You may very well have some important information that could be helpful to your loved one. However timing is everything, when it comes to giving advice and feedback. Before trying to make your thoughts known, ensure that you’ve listened fully to what your partner is saying and the underlying feelings associated with it. You can always check by asking, “Is there more about that?” or "Do you feel heard?"
Once they’ve been heard, you can ask if they’d like to hear your thoughts, advice or feedback. Sometimes people are a bit tender after sharing something precious and they aren’t ready for input. Other times they may appreciate your thoughts. However if you’re not sure, ASK. That puts the other person in the driver’s seat regarding what they need and want. You would always ask someone if they want more food before piling it on their plate. Similarly, asking if they’d like advice or feedback on their idea, before giving it to them, is respectful, considerate and builds trust.
Here’s what you can do
Take responsibility for creating the safety that will contribute to greater closeness and connection with your partner and other important people in your life. You can’t make another person share, however you can create the conditions that will make it easier for them to do so. The more you can give them your full attention, listen for their underlying feelings and refrain from criticism, judgment and unsolicited advice, the more you will set the stage for safe and open communication. Practice these tips and you will become the “safe zone” that others will respond to and appreciate.
Invitation to action
Review the 5 tips and note which of these tips speaks most loudly to you.
Make a commitment to practice this tip over the course of the holidays with your partner or someone else for whom you would like to become a “safe zone”. Notice what happens.
If you’re really brave, share this article with your partner and ask for feedback regarding how you could make it safer for him or her to share. This list may also give you some clues regarding what requests you might want to make of your partner, to help you feel safer sharing too.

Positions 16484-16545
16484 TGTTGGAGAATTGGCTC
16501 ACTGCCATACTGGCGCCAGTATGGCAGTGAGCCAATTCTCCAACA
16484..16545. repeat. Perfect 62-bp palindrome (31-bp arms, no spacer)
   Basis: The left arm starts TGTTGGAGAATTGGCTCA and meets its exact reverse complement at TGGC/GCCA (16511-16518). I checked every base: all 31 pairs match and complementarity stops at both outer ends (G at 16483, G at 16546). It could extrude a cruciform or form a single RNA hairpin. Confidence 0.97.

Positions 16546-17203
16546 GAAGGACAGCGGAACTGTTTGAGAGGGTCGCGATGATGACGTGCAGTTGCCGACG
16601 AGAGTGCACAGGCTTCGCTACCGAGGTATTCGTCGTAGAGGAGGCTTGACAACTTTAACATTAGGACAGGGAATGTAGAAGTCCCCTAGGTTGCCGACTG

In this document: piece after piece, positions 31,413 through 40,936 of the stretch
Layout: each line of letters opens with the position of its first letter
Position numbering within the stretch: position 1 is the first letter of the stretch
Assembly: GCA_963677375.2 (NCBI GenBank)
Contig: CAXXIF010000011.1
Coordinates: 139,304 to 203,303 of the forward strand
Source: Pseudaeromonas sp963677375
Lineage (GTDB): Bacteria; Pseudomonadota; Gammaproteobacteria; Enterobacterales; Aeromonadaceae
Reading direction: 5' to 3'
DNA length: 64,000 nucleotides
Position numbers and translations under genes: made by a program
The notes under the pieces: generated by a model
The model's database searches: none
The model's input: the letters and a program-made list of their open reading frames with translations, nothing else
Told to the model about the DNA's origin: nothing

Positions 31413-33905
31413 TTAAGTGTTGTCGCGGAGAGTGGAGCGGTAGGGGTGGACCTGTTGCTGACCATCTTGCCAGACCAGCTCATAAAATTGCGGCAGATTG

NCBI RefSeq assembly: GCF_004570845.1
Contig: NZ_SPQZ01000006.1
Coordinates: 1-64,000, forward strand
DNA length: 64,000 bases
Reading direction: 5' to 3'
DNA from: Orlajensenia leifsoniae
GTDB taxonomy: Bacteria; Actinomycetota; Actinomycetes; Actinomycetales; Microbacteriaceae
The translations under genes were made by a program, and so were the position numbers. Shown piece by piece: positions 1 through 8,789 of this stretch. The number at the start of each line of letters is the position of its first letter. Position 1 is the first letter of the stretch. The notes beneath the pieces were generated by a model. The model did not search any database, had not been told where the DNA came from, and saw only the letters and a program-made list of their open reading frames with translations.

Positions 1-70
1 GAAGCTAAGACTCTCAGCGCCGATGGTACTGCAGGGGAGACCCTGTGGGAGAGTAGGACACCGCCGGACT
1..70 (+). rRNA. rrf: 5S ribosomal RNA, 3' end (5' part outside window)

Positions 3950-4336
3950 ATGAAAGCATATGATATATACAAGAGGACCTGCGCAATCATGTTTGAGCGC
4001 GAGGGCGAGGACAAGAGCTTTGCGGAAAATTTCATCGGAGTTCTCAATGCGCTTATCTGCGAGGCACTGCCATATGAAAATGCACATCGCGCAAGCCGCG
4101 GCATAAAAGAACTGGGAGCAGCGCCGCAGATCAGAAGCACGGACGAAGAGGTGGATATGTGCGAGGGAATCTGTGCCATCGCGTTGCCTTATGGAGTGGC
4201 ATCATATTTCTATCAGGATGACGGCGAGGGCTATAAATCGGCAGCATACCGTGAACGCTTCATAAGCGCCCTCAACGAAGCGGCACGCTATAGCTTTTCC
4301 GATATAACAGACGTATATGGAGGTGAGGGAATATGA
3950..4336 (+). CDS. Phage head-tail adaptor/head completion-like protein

Among the many memorable moments of my recent trip to Europe was a visit to the place where Anne Frank and her family hid during the Nazi occupation of Amsterdam. This was so poignant, as I had just finished reading her writings in The Diary of a Young Girl. This edition included passages that had been omitted in the original publishing and I highly recommend it. Recently I came across this video story, told by a woman who, as a child, lived in the very same prisoner camp (Bergen-Belsen) where Anne Frank and her sister died of typhus. May it warm your heart as it did mine.
Shirley Vollett BSW PCC is a Life and Relationship Coach, with over 25 years of combined experience in counselling and coaching. She delights in helping pro-active individuals make positive changes in their lives, their work and their relationships. Her Conscious Dating Program helps single and divorced individuals improve their relationship skills, avoid past mistakes and make healthy dating and relationship choices. Contact Shirley for a complimentary intro phone session. If you are experiencing a challenge or are eager to make some changes, explore how coaching works and how she can help. Visit her website.